The river, this black, inky vein, did not flow. The waves that licked the sides of our small wooden boat rocked us lazily. With no wind to direct our sail, we were cradled from side to side, falling asleep, forgetting our course. The sky was calm but empty, its lights veiled behind faint clouds. The thick, broken water revealed nothing, and with no moon to place us, we paddled aimlessly through the mute river.
The thin outline of the river gradually blended into the horizon. Someone said that the river widened as we sailed, and so we could no longer see its winding edges. Do not worry, they repeated to themselves, the river surely ends somewhere.
We waited. We rowed and we rowed and we waited. There was nothing. There was no one. The water stayed the same; the sky dissolving from light to dark, dark to light. There was light sometimes, but no sun. There was often darkness, but no stars. No moon. The air melted into my skin as we drifted. My mouth was always parched, tasting salt on my lips, on my tongue, falling from my eyes.
The river dragged no garbage, the sky brought no birds. There was water, but no fish. No islands, no castaways. No hints of life, no trace of wind. Anything that dropped into the water simply disappeared. A child once fell overboard so seamlessly that its mother barely remembered she once answered to that name. We had no food left, but it mattered little. We had enough water to drink and drown in.
I lay flat on my back, feeling the edges of my bones on these wooden planks. Laying on the surface of the steady tide that moved under me, I looked up at nothing and tried to make out memories in the colourless sky. There were steps around me, but no clear voices. Someone moving the ropes or dropping the nets in the water out of habit. Some silent splashing. I closed my eyes. I imagined I was the vessel. I capsized us and we sail through the river upside down. The light that reaches us through the water is faint and splintered, weak rays making their way to us unevenly. Our movements, sluggish through thick water, slowed down time. Our fishing nets come back as empty as our traditions. The flat shadow of our boat below the surface of the water, amorphous, cloaking us from sight. Another wicked trick of the river.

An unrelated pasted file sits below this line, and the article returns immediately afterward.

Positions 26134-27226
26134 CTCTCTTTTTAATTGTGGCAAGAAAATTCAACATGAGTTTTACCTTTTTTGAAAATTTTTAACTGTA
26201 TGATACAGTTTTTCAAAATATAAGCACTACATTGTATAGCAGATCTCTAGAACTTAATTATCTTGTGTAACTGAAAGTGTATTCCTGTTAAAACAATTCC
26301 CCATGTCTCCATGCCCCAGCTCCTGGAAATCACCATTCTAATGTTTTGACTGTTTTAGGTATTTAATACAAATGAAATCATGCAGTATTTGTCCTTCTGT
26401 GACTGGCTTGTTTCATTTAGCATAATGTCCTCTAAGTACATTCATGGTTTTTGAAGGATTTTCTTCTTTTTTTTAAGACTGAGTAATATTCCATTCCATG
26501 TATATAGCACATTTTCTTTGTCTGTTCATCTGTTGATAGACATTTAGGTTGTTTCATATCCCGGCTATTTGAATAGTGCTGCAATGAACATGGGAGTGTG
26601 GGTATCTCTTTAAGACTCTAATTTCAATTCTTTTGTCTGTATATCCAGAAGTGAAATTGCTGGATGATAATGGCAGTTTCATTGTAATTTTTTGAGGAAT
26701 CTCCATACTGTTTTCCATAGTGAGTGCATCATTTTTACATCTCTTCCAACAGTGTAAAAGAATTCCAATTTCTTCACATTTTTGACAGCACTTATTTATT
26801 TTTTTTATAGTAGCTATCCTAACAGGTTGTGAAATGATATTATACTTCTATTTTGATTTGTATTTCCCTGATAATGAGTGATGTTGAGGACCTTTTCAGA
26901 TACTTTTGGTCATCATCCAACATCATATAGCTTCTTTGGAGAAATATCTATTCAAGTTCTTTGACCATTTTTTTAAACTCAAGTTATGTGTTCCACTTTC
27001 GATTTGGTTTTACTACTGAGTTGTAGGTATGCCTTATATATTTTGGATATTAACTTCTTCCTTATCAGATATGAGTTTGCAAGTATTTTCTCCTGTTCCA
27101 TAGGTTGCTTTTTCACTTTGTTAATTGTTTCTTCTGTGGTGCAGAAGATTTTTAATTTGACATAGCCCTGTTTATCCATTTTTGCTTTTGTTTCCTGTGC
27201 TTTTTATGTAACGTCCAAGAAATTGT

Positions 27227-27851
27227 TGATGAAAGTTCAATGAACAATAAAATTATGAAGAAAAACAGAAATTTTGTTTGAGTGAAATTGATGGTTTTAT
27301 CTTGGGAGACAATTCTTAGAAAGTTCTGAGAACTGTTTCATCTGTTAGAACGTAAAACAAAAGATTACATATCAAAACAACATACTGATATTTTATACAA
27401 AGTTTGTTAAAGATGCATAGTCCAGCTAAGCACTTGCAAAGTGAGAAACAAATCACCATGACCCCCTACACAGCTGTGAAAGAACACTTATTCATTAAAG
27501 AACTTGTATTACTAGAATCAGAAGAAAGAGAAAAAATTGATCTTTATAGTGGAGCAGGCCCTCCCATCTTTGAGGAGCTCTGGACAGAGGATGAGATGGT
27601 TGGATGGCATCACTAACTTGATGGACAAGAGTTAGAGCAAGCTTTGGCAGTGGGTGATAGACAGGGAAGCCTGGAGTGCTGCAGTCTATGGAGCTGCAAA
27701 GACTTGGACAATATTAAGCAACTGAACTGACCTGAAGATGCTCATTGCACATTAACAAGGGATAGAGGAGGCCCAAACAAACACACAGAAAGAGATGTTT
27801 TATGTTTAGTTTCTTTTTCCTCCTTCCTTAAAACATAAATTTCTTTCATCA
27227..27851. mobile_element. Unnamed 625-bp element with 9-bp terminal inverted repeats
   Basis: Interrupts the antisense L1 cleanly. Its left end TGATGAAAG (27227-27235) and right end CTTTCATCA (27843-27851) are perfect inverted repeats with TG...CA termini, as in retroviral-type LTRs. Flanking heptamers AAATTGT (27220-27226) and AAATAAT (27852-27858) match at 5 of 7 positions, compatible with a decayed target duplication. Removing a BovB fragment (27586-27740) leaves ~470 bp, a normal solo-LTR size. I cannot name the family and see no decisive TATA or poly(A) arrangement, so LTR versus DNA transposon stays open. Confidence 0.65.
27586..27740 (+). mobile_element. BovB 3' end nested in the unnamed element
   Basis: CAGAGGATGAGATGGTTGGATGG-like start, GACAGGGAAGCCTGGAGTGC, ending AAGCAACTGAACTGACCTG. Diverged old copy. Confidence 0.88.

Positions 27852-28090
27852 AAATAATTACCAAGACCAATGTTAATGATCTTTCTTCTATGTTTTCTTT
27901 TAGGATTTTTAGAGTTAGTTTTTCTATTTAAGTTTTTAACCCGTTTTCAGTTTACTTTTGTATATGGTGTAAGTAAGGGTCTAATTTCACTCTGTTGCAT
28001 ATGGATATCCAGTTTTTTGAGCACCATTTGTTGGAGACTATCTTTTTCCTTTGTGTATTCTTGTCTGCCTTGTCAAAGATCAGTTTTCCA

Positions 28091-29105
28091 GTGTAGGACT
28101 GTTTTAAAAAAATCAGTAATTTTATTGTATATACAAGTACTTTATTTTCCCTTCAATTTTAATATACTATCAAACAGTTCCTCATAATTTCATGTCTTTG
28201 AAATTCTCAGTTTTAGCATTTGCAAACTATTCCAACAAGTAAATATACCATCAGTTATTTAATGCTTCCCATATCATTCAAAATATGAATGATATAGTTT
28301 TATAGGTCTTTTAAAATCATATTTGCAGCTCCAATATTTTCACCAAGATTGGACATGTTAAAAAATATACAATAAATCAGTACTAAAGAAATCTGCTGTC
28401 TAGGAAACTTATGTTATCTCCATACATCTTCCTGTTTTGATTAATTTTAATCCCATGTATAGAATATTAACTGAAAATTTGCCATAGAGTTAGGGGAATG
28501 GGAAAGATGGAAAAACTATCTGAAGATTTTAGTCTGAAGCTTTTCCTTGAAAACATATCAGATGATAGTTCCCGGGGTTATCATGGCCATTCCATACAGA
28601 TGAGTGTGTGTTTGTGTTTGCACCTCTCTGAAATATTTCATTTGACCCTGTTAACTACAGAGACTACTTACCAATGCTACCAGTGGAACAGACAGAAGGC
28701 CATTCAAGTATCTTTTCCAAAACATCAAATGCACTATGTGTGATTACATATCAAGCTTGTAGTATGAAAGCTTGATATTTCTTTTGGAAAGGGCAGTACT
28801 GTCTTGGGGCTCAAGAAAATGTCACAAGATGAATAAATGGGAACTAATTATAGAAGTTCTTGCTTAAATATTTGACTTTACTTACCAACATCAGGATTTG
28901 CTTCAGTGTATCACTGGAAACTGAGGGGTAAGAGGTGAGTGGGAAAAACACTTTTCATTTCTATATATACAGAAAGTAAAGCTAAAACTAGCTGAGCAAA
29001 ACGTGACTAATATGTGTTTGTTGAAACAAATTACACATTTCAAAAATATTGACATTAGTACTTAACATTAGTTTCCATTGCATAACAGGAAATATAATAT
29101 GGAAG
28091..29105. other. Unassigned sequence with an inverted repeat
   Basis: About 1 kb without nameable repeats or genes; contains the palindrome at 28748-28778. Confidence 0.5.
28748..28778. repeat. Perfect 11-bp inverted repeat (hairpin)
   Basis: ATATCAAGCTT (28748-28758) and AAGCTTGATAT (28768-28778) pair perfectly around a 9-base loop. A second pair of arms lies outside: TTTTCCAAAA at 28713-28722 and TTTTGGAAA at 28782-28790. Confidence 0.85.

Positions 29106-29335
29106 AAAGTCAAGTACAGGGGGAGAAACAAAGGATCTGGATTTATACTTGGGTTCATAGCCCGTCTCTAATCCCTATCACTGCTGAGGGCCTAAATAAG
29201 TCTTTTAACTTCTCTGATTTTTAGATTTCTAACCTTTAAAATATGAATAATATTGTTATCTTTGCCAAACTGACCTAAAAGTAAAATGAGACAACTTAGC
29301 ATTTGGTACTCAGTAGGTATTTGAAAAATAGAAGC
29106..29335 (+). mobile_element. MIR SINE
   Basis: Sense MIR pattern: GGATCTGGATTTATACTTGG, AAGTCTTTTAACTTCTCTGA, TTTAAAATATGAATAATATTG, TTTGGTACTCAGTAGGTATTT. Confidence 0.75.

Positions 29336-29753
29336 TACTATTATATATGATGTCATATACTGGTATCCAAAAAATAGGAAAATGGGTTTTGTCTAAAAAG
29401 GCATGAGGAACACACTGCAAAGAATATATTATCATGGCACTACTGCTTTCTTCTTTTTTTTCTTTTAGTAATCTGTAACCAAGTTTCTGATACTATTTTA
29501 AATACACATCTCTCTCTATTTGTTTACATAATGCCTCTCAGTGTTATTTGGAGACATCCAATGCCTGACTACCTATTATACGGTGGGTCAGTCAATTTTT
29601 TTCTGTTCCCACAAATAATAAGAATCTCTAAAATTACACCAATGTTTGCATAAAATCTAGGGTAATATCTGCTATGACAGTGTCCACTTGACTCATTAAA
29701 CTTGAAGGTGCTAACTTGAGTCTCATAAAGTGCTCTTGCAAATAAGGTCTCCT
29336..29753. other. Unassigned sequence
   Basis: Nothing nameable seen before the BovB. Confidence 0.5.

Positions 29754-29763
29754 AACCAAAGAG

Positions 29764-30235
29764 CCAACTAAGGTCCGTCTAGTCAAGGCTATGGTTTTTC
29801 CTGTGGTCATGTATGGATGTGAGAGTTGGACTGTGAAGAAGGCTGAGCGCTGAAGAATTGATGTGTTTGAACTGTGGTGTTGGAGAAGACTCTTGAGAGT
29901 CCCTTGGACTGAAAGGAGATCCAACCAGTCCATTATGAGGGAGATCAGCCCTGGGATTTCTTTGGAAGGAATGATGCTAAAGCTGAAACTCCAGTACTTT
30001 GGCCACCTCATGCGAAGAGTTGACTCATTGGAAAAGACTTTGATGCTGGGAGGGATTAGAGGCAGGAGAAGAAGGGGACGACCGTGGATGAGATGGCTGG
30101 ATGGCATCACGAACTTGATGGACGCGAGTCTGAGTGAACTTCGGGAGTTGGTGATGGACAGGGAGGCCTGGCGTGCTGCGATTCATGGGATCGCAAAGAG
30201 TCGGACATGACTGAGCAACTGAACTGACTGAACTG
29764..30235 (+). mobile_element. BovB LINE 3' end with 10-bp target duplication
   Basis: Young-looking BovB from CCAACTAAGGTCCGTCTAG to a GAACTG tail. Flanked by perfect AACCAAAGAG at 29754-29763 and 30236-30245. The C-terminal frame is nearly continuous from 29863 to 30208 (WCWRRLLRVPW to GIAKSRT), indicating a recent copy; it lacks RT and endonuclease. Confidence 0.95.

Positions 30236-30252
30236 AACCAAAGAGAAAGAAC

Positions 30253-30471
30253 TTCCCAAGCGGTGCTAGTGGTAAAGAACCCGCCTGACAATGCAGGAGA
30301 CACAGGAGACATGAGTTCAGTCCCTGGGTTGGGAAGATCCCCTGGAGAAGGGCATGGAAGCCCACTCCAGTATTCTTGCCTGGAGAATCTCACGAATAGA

With eyes closed I circled the boat three, four, seventeen times, drawing long spirals with my steps across the boards.
We had nothing we could count that might tell us how far we had come or how far we had yet to go. Not even an instinctive sense of passing time. The stories we recited painted pictures of the land that would welcome us, soon, soon, just down the river. Just down the river there would be trees and fruit, and green. Never-ending green. I think of trees, remembering the tale that uprooted us. Promises of things we could not even imagine then. Promises so sweet we dove into black waters to taste.
Slowly, we ran out of words. The waves around us interrupted conversations and stories, its rhythm discording with the music we carried with us. I preferred to listen with my back to them, looking into the river. I have seen the stories dissolving in the water. The narrator did not seem to notice the tale had changed, that her words were warped, that her notes had drowned. Deaf sounds. I look down again, but the inky water is the same. No trace of language lost.
At some point we stopped gathering to hear the dream story, the story of green that pulled us out of land into water, the story of promise. The colour of the stories disappeared from our lips. And as the tales that had kept us together fainted, we became faceless; strangers to each other. Under constant erasure. Tongueless. We lost our words to the sound of the water singing us to sleep. We once had names for each other and for what we could see and feel, and for our memories; there used to be words to remind us of who we were and what we did and why. Sounds we heard and uttered and recognized, linking us to our surroundings. But we did not need them anymore. All we saw was nothing, and nothing does not need a name.
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